NEW YORK (TheStreet) — Brian Kearney, an associate public relations specialist at New York City-based Blue Fountain Media, considers himself a fortunate young man.
Kearney graduated recently from Rowan University in Glassboro, N.J., with little debt, and he has the good sense to thank his parents for that, although he played a big part too.
"I'm fortunate enough to have parents who were able to pay for my college education, but in an effort to reduce the amount, I finished my last semester of college at my community college," Kearney says. "I took a few general education classes that I needed in order to graduate at my community college, and transferred the credits to Rowan once I completed them."
That move saved $10,000 for his parents. They caught a rare break.
College spending is really starting to catch up with consumers. As some start emphasizing value over huge student loan burdens in sending their kids to college, many are also growing more impatient — even angry — at the soaring rate of tuition.
A Discover study shows that about a quarter of American moms and dads can't afford to pay for any of their kids' college education costs, and the parents willing to help pay anything at all for a child's college education has dropped 6% from 2013 (to 75% from 81%.)
- 48% of parents said they were limiting which college their child attended based on price, an increase from 44% in 2014.
- 44% of college parents said they were more likely to pay for their child's education if they majored in a field with a higher likelihood of employment, an increase from 33% in 2014.
- 54% of college parents said their child is planning to take out student loans, up from half in 2013.
"Parents want their children to earn a college degree; however, paying for that education can be difficult," says Andrew Hopkins, vice president of Discover Student Loans.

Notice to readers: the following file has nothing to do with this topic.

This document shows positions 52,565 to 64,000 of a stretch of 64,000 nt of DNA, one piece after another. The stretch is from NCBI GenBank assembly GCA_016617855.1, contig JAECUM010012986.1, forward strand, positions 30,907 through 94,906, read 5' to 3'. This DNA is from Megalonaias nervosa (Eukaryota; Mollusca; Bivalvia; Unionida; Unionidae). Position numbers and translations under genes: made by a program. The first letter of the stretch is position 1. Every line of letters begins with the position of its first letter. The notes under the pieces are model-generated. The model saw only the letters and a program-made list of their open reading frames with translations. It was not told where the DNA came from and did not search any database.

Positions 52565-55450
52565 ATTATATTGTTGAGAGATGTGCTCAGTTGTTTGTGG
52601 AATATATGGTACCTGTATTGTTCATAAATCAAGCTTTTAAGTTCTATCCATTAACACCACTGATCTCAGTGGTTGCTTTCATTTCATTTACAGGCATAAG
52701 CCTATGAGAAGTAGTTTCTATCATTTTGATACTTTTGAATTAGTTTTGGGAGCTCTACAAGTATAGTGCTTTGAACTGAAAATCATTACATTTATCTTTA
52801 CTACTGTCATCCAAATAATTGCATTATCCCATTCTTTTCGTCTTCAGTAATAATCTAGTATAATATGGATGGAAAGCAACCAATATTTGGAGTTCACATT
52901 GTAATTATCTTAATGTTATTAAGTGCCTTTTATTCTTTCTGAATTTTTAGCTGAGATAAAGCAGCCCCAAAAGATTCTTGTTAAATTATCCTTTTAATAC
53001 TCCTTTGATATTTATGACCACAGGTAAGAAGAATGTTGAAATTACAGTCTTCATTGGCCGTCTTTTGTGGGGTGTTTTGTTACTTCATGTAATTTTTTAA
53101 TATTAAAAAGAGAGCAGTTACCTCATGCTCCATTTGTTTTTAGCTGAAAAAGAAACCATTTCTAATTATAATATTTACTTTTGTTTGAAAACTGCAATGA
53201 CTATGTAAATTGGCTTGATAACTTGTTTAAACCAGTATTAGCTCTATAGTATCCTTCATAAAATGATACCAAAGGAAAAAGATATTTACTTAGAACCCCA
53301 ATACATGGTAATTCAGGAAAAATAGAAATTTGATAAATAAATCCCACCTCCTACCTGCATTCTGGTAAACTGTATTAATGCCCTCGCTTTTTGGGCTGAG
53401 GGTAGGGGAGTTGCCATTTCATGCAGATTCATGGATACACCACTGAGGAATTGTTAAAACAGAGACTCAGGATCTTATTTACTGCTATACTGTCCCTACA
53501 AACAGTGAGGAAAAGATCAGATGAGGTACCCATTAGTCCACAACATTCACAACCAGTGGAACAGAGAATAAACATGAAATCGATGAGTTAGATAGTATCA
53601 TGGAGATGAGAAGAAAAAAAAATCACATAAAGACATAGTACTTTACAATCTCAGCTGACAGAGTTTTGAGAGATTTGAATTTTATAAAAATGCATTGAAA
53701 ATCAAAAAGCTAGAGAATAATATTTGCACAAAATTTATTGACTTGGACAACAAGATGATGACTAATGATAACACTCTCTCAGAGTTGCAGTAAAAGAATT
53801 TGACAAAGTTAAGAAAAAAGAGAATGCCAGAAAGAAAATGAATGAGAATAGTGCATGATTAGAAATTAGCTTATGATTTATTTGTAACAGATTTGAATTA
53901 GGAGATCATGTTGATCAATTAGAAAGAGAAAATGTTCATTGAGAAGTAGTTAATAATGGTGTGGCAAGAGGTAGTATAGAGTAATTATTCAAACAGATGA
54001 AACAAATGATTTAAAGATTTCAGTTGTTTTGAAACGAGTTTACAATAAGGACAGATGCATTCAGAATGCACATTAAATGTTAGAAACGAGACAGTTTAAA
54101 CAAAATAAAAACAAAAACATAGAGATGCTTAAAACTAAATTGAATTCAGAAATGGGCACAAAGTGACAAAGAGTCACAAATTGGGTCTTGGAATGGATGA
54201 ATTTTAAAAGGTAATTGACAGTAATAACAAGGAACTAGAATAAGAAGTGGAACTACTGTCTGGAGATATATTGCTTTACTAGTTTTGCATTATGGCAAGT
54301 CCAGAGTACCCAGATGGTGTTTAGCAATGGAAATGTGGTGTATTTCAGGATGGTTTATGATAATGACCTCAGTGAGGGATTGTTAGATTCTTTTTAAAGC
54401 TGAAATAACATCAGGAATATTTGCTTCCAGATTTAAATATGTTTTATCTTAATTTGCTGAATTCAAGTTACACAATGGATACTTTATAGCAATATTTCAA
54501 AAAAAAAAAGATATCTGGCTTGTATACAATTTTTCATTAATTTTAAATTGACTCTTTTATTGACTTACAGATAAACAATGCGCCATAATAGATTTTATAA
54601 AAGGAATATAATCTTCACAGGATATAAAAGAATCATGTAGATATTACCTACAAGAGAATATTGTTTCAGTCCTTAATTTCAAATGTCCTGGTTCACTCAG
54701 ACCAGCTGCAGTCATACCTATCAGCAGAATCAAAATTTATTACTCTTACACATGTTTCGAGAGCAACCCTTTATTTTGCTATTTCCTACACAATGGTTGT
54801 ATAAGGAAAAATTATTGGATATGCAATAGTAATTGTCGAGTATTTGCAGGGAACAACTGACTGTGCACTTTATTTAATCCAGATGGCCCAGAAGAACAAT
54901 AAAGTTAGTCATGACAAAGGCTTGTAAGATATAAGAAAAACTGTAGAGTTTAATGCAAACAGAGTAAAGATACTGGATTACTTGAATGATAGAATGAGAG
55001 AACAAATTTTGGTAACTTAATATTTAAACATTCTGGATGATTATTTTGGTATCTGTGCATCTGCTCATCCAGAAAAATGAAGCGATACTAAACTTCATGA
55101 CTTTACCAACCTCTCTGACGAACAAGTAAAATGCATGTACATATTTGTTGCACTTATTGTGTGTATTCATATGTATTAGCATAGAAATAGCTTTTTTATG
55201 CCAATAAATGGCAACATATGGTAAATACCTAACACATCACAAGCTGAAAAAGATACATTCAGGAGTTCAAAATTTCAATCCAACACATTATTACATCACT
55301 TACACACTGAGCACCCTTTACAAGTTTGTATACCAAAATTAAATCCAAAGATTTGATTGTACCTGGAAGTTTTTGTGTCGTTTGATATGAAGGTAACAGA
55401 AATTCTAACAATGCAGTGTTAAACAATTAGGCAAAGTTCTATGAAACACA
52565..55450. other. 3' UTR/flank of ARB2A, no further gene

College savings experts affirm that they see a lot of frustration among families paying for college.
"Parents are furious with college tuition because it is constantly outpacing inflation, and the degrees people are getting are not necessarily preparing them to get a job that will pay off the student loans that they have to take out," says Paul Moyer, owner of SavingFreak.com, a personal finance site offering advice on consumer savings.
There are also some ripple effects from the struggle to pay for a decent college education.
"I think parents are increasingly annoyed because as the price of university increases, the ability to graduate in four years has decreased," says Katie Schellenberg, a professional college enrollment consultant in Los Angeles. "Students have to spend more time and more money and wind up not being fully prepared for the job market."
College-paying parents are increasingly desperate to keep loans under control. "Parents are also engaging friends and family to help to pay for school," says Keith Bernhardt, vice president of college savings at Fidelity Investments. "In our data, many are planning to save a portion of monetary gifts their children may receive throughout the year for birthdays or other holidays – 37% of college parents – and half of parents surveyed report that family and friends already contribute to their child's college savings fund. Grandparents in particular are playing a big role, with 41% contributing."
Taking the temperature of the tuition-paying public these days isn't easy, but recent data show burgeoning impatience among families with the high cost of college, with a decided lack of help from colleges and financial institutions in solving the problem.
With $1 trillion at stake in total student loan debt at stake, that's a gravy train the powers-that-be don't want derailed, no matter how tired mom and dad grow writing big checks again and again.